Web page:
Nikon already had a long, illustrious history in cameras before its first digital model came off the production line – and its new camera harks back to the 20th century in a bid to stand out from the pack.
The Z fc is technically very similar to the Z50, Nikon’s first mirrorless model, but clads its modern innards in an oh-so-retro coat: the leatherette wrap, circular viewfinder, chunky dials and angular body conjure the spirit of the company’s classic FE 35mm camera, first launched back in 1978. It might be tempting to dismiss this as a lazy ploy to rebadge the Z50 for a new style-conscious market but as we’ll see, the Z fc manages to create its own identity and carve its own niche in Nikon’s burgeoning mirrorless line-up.
Design: Old school, new tricks
Old cameras could be heavy, and thankfully that’s one trait that hasn’t been ported over from the FE. The Z fc’s body is constructed from lightweight magnesium alloy covered in a high-quality metal-effect plastic, and that keeps it surprisingly lightweight: just 445g sans lens.
Speaking of which, we reviewed the camera with a new 15-60mm lens designed specifically to fit in with the Z fc’s styling (you can buy the kit for £1,039), and it’s compact and lightweight too. The portable build makes this an ideal travel or street photography camera, and Nikon has spared some thought for vloggers and selfie addicts too: the fully articulated screen can flip frontwards for easy self-shooting, and that’s a big step up from the Z50’s odd flip-down screen (which got blocked by vlogging handles, tripods and the like).
The camera shape isn’t as ergonomic as modern DSLR-style bodies, but you’d know that going in: this is a retro model, and while it might not have a huge moulded grip for your right hand to wrap around, it feels fine to use. The controls are thoughtfully placed, and there’s even a tiny LCD panel on top to show you the current f-stop setting at a glance.
The viewfinder, despite its round eyepiece, is electronic rather than optical of course. Also up top are the old-school dials that let you set shutter speed and ISO – but do note that if you put the camera in modes like aperture priority or auto you won’t have to touch them. There are also dials on the front and back of the camera for adjusting contextual settings, and another up top for changing the exposure compensation. So despite those old-school dials, it’s pretty standard modern mirrorless stuff.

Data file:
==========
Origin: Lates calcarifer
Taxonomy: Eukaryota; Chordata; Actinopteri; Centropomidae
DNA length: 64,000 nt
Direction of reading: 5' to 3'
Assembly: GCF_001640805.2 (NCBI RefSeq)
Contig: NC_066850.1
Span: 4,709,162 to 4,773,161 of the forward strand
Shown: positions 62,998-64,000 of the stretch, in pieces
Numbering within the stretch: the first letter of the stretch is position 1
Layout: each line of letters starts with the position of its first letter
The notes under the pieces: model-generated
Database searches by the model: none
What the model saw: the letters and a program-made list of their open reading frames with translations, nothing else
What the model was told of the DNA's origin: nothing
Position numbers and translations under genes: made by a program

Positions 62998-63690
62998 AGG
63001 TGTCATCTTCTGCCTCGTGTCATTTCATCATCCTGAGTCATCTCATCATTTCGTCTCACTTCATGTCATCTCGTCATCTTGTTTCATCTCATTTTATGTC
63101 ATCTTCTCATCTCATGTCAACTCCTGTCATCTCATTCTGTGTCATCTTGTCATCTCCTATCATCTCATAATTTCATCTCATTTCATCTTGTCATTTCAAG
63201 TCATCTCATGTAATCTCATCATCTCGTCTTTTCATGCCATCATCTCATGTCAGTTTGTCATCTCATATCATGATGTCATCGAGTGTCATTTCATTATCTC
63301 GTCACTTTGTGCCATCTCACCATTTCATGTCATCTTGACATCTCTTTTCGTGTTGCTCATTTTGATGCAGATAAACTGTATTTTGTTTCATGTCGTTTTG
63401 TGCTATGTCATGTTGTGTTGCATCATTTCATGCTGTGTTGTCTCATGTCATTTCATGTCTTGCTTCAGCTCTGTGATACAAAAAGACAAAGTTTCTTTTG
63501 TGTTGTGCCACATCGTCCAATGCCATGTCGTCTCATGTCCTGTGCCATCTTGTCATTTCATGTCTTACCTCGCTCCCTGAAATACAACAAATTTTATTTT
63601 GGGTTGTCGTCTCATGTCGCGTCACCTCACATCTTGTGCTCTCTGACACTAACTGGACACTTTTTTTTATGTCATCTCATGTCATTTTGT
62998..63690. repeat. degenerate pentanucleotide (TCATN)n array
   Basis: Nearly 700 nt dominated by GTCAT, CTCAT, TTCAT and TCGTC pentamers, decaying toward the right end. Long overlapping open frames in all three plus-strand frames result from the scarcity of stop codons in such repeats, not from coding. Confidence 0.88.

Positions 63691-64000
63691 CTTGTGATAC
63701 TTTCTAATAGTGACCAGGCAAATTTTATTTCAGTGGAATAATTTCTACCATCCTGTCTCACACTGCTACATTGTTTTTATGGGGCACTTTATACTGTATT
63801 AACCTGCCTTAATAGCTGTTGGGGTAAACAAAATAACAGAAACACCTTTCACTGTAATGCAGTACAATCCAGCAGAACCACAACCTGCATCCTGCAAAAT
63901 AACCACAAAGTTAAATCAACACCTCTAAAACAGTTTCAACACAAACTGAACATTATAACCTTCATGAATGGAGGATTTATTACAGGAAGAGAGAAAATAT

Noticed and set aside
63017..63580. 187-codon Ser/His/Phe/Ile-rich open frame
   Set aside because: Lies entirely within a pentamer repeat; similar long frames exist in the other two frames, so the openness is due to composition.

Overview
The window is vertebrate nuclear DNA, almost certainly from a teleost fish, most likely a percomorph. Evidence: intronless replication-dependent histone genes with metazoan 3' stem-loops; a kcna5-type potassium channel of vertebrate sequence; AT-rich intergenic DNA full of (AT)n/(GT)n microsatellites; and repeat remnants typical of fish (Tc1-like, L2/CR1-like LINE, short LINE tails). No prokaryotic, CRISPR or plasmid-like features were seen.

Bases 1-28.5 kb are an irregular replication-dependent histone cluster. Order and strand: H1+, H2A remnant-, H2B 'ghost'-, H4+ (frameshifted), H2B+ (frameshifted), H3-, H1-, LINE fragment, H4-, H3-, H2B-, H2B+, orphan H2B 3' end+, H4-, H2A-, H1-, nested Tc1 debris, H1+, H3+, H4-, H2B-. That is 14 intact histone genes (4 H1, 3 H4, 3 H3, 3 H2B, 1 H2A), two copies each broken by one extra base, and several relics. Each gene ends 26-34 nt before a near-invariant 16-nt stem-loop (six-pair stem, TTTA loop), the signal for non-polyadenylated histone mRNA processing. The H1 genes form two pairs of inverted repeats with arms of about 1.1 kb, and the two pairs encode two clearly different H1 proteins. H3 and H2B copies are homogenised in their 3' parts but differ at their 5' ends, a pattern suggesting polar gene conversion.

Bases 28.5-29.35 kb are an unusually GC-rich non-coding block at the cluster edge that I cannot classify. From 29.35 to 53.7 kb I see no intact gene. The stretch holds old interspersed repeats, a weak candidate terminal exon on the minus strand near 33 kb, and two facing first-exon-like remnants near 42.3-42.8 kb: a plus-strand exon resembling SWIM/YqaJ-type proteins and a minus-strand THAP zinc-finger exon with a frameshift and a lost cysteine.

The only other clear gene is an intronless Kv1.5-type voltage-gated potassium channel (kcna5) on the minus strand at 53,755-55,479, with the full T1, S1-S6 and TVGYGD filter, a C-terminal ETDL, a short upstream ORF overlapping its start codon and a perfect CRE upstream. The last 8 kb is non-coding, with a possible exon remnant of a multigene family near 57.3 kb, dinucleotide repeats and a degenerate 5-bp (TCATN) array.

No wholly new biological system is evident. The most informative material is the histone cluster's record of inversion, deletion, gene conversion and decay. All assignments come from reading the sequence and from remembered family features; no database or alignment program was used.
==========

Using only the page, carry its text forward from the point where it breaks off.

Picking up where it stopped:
Features: Good AF
Glance at the feature list and it’s clear the Z fc isn’t the most advanced mirrorless model. There’s no in-body image stabilisation for starters (although you get optical stabilisation via supported lenses, including the aforementioned 16-50mm zoom), and the connectivity seems a little lacking: while there’s Bluetooth, Wi-Fi, a micro HDMI output and a mic input, there’s no headphone socket for monitoring audio levels – a bit of an oversight considering the generally vlogger-friendly approach elsewhere.
The USB-C port is multi-talented, however. It can be used not only for image transfer and battery charging, but as a constant power supply – another feature likely to appeal to vloggers and those who want to use the Z fc as a webcam.
The hybrid autofocus setup from the Z50 is retained, and it’s mighty impressive: fast and accurate in all but the most challenging of lighting. The real-time tracking works well, and can maintain focus on a person or animal’s eyes even as they shift around the frame; chalk up another vlogger-friendly feature. Continuous shooting speed is also the same as on the Z50: a pretty respectable 11fps.
Image quality: Reliable rather than ravishing
The Z fc uses the same 20.9MP APS-C sensor and image processor as the Nikon Z50, so performance is essentially the same. The Z50 is almost two years old at this point, so we’re not talking the forefront of bleeding edge tech here, but it’s a setup that doesn’t bring any major disappointments to the party.
The lightweight 16-50mm lens we used is a cheap jack-of-all-trades with a small aperture, and that limited what we could do in low light conditions, but overall the colours and detail are still strong – and some sunset photos demonstrated that there’s a decent level of dynamic range at play in the JPEGs. You can, as you’d expect, shoot at 12- or 14-bit RAW if you want more scope to edit your shots in post-production.
Video-wise, you can record 4K footage at up to 30fps, and 1080p at up to 60fps (and 120fps for slow-motion playback). There’s no HDR or colour grading-focussed “log” picture profiles here, so anyone looking for professional filmmaker-level performance is likely to be disappointed, but the straight-from-camera footage is certainly good enough for vlogging (there’s that word again) and casual content creation.
Nikon Z fc verdict
The Z fc isn’t a cutting-edge camera – you’ll find more advanced features and better performance on similarly priced cameras from Fujifilm, Panasonic and Sony – but it doesn’t disgrace itself at all on the image quality front.
At the same time, its retro styling gives it a personality and appeal that far outstrip that of the Z50 with which it shares so much, and the various vlogger-focussed touches show that, despite the old-school looks, this is a camera designed for today’s multi-disciplined users.